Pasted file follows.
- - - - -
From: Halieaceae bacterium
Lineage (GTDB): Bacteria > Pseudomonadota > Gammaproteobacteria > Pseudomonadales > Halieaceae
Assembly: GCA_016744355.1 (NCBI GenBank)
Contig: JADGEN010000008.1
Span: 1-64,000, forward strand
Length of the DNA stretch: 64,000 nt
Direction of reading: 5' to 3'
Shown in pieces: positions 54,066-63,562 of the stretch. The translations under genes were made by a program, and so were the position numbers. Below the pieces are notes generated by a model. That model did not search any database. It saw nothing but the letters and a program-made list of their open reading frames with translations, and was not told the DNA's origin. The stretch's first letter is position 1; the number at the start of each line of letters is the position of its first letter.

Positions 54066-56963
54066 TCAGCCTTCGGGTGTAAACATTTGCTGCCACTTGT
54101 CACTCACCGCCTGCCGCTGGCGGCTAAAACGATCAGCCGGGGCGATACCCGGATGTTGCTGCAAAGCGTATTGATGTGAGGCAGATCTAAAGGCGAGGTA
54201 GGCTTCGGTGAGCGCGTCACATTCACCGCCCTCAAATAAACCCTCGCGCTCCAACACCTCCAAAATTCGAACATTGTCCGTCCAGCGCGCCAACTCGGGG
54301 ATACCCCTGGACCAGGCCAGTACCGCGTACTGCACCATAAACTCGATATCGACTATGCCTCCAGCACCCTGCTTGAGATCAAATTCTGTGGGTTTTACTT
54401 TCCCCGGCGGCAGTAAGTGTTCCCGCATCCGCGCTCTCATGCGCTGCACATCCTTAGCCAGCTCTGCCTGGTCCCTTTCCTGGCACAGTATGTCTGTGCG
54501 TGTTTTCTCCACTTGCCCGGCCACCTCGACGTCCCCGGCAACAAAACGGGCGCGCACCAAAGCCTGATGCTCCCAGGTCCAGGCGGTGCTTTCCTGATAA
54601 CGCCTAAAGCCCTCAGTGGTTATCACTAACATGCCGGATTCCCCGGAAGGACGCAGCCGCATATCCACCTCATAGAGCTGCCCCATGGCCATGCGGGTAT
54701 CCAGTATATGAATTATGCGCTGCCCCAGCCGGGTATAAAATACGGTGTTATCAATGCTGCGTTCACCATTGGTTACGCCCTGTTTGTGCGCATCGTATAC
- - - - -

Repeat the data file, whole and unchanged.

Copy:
From: Halieaceae bacterium
Lineage (GTDB): Bacteria > Pseudomonadota > Gammaproteobacteria > Pseudomonadales > Halieaceae
Assembly: GCA_016744355.1 (NCBI GenBank)
Contig: JADGEN010000008.1
Span: 1-64,000, forward strand
Length of the DNA stretch: 64,000 nt
Direction of reading: 5' to 3'
Shown in pieces: positions 54,066-63,562 of the stretch. The translations under genes were made by a program, and so were the position numbers. Below the pieces are notes generated by a model. That model did not search any database. It saw nothing but the letters and a program-made list of their open reading frames with translations, and was not told the DNA's origin. The stretch's first letter is position 1; the number at the start of each line of letters is the position of its first letter.

Positions 54066-56963
54066 TCAGCCTTCGGGTGTAAACATTTGCTGCCACTTGT
54101 CACTCACCGCCTGCCGCTGGCGGCTAAAACGATCAGCCGGGGCGATACCCGGATGTTGCTGCAAAGCGTATTGATGTGAGGCAGATCTAAAGGCGAGGTA
54201 GGCTTCGGTGAGCGCGTCACATTCACCGCCCTCAAATAAACCCTCGCGCTCCAACACCTCCAAAATTCGAACATTGTCCGTCCAGCGCGCCAACTCGGGG
54301 ATACCCCTGGACCAGGCCAGTACCGCGTACTGCACCATAAACTCGATATCGACTATGCCTCCAGCACCCTGCTTGAGATCAAATTCTGTGGGTTTTACTT
54401 TCCCCGGCGGCAGTAAGTGTTCCCGCATCCGCGCTCTCATGCGCTGCACATCCTTAGCCAGCTCTGCCTGGTCCCTTTCCTGGCACAGTATGTCTGTGCG
54501 TGTTTTCTCCACTTGCCCGGCCACCTCGACGTCCCCGGCAACAAAACGGGCGCGCACCAAAGCCTGATGCTCCCAGGTCCAGGCGGTGCTTTCCTGATAA
54601 CGCCTAAAGCCCTCAGTGGTTATCACTAACATGCCGGATTCCCCGGAAGGACGCAGCCGCATATCCACCTCATAGAGCTGCCCCATGGCCATGCGGGTAT
54701 CCAGTATATGAATTATGCGCTGCCCCAGCCGGGTATAAAATACGGTGTTATCAATGCTGCGTTCACCATTGGTTACGCCCTGTTTGTGCGCATCGTATAC